Settling for Less [at Notre Dame]: The “Core” Curriculum and a Genuine Catholic Education
Father Bill Miscamble, CSC
Professor of History
February 12, 2016
The draft report of the Decennial Core Curriculum Committee is a disappointment for those who believe, to quote the report, that Notre Dame should offer its students “a superb Catholic liberal arts education” in which every undergraduate receives a “common foundation in learning.” The draft report whets the appetite with its introductory testament to the importance of liberal arts education and its moving reflections on the unity of knowledge and on the preparation of students to be good citizens both for “society” and for “heaven.” Yet, it fails to deliver on its promise. Ultimately it serves up a revision of the present core curriculum, the purpose of which seems to be twofold: to give more choice and “flexibility” to students and to break the hold of certain departments over required courses in the existing curriculum. The latter is accomplished by the replacement of discipline-based requirements with a more vague “ways of knowing” approach, which will allow a larger number of departments to offer courses that fulfill certain of the projected requirements.
Those who genuinely want Notre Dame to offer a Catholic liberal arts education should be very clear on what the draft report does not accomplish. It makes no serious effort to provide a coherent and integrated core curriculum appropriate for the leading Catholic university that Notre Dame regularly proclaims itself to be. Some years ago, my philosopher colleague Fred Freddoso rightly pointed out that our existing core curriculum had deteriorated “into a series of disjointed ‘course distribution requirements’ guided by no comprehensive conception of what an educated Catholic should know.” The review committee had the chance to seriously confront this circumstance, but it balked at the gate and sadly declined to engage the challenging matter. The committee essentially left the “disjointed distribution requirement” approach in place. It has not recommended that departments shape courses that relate to and build upon those offered by other departments such that students might sense some genuine connections—dare we say “integration”—as they fulfill their core requirements.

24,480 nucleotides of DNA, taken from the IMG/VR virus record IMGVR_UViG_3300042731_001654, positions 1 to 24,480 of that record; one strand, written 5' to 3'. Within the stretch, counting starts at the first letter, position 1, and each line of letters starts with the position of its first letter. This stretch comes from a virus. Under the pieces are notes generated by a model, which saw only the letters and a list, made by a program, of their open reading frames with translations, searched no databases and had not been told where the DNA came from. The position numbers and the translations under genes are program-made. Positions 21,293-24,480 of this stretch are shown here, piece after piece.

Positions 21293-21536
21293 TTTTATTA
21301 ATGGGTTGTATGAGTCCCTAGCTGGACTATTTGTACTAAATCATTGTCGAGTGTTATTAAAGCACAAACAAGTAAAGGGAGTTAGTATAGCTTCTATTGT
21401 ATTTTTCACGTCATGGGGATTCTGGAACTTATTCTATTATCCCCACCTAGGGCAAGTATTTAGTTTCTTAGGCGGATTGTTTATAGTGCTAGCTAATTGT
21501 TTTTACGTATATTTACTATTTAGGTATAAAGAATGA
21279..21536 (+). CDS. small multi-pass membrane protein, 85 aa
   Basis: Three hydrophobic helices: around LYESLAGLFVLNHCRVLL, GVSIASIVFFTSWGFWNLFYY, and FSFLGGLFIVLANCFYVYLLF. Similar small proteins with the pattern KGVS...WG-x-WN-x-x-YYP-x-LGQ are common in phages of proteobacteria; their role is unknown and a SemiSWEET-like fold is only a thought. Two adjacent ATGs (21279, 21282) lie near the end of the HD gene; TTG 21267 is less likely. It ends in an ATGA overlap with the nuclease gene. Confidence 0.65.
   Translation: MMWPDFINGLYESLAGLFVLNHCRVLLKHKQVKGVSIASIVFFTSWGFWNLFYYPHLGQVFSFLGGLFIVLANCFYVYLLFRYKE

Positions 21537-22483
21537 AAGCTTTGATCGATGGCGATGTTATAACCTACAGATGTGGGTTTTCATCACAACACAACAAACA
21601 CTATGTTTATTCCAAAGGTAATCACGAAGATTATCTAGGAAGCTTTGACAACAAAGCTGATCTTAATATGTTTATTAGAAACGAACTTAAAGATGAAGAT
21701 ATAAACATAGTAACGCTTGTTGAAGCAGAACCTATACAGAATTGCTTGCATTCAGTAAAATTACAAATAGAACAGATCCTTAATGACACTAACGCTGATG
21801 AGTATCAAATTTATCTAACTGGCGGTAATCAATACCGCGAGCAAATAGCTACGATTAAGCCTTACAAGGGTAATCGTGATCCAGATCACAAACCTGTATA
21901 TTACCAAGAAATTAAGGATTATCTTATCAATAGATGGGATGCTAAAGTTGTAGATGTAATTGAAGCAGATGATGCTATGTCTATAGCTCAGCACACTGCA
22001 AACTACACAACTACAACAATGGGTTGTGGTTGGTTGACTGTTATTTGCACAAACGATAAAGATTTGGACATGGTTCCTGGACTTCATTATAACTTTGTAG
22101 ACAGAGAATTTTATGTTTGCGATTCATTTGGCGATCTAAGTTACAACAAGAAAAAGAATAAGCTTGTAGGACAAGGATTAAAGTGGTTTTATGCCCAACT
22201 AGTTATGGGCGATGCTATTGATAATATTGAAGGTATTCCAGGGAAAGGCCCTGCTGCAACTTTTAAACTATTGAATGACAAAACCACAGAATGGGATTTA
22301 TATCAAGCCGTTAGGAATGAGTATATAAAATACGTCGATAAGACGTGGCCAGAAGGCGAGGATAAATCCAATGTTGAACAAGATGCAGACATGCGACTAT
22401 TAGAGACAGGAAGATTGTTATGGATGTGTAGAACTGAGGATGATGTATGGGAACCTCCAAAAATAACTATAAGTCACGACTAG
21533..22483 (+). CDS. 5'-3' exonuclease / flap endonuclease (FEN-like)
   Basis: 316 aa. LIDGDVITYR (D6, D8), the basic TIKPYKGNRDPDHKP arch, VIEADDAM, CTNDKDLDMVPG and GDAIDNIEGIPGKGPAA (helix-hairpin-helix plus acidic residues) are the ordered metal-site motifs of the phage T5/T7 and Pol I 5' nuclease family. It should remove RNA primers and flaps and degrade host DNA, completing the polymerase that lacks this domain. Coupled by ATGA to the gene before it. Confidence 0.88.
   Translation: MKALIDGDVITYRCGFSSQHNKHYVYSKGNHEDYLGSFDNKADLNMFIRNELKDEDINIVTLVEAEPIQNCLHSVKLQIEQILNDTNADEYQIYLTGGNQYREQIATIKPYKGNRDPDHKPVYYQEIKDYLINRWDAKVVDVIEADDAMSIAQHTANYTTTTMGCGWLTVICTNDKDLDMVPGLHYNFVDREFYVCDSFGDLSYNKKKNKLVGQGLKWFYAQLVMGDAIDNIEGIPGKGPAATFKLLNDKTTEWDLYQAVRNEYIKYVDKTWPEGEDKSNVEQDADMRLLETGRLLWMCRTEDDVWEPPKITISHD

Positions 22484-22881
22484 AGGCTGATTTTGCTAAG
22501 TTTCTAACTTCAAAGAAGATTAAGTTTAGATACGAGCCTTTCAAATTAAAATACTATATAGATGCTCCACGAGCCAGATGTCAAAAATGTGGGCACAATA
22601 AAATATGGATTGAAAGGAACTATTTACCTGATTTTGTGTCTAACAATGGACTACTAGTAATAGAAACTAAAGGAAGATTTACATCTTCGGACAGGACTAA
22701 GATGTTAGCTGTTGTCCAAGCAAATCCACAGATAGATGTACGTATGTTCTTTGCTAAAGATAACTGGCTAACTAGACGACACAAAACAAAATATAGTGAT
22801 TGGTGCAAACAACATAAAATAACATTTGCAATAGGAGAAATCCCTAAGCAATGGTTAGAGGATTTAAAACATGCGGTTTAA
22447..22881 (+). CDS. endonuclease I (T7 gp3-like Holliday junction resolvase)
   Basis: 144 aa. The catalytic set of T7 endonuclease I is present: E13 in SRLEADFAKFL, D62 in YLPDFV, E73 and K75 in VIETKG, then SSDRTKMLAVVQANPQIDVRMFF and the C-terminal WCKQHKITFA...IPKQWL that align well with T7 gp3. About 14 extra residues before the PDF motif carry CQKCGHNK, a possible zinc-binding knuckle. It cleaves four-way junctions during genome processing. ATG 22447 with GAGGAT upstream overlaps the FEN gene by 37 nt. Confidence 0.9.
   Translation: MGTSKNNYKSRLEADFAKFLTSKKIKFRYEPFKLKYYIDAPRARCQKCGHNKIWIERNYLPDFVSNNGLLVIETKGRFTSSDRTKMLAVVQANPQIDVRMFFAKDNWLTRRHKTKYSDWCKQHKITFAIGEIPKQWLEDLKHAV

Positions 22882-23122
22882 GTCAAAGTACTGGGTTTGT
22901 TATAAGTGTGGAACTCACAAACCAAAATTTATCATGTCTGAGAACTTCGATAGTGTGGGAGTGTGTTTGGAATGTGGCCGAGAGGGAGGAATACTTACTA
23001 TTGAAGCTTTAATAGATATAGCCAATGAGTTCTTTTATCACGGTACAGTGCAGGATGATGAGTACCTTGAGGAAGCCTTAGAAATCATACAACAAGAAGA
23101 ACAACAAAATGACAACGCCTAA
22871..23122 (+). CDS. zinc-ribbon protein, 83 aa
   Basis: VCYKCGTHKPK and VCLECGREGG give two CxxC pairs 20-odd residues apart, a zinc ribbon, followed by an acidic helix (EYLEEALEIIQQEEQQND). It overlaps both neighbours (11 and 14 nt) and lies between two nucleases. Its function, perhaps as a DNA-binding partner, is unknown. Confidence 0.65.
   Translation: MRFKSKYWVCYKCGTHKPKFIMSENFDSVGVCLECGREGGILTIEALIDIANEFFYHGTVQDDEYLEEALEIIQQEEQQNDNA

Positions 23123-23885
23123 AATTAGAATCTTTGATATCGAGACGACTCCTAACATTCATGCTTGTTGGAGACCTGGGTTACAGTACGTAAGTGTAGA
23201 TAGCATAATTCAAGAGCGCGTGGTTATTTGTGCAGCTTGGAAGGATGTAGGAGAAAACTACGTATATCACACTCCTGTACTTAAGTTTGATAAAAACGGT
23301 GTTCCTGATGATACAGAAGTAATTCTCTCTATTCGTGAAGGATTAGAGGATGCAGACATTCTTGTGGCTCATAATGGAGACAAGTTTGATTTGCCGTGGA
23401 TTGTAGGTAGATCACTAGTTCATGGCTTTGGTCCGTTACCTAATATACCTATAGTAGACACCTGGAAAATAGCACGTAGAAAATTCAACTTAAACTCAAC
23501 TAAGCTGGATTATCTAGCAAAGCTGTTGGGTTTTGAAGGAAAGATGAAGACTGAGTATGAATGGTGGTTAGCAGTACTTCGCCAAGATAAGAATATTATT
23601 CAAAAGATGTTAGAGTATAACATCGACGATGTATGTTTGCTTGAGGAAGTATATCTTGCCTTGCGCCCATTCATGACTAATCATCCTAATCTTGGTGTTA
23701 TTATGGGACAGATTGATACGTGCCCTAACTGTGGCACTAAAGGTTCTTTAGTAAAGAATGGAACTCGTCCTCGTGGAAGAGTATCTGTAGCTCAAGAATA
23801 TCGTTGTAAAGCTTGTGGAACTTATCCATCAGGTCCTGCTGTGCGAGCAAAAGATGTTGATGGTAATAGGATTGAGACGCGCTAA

The committee report has been received without either real enthusiasm or strident opposition. The committee cleverly avoided goring any particular academic “ox” too badly. While math and science take a “hit,” so too do the humanities, social sciences, and fine arts. Theology retains its two-course requirement, and this seemingly placates those—including even the Holy Cross community on campus––who worried that it might be reduced at notable cost to Notre Dame’s Catholic identity. A deceptively named “integration” course throws a bone in the direction of folk who would like to teach interdisciplinary (a more accurate term) courses on various issues du jour. The “Catholicism and the Disciplines” (bearing the unfortunate acronym CAD) possibility allows for a committee genuflection toward Catholic thought. It even might produce some decent specialized courses, but most students likely will not encounter them.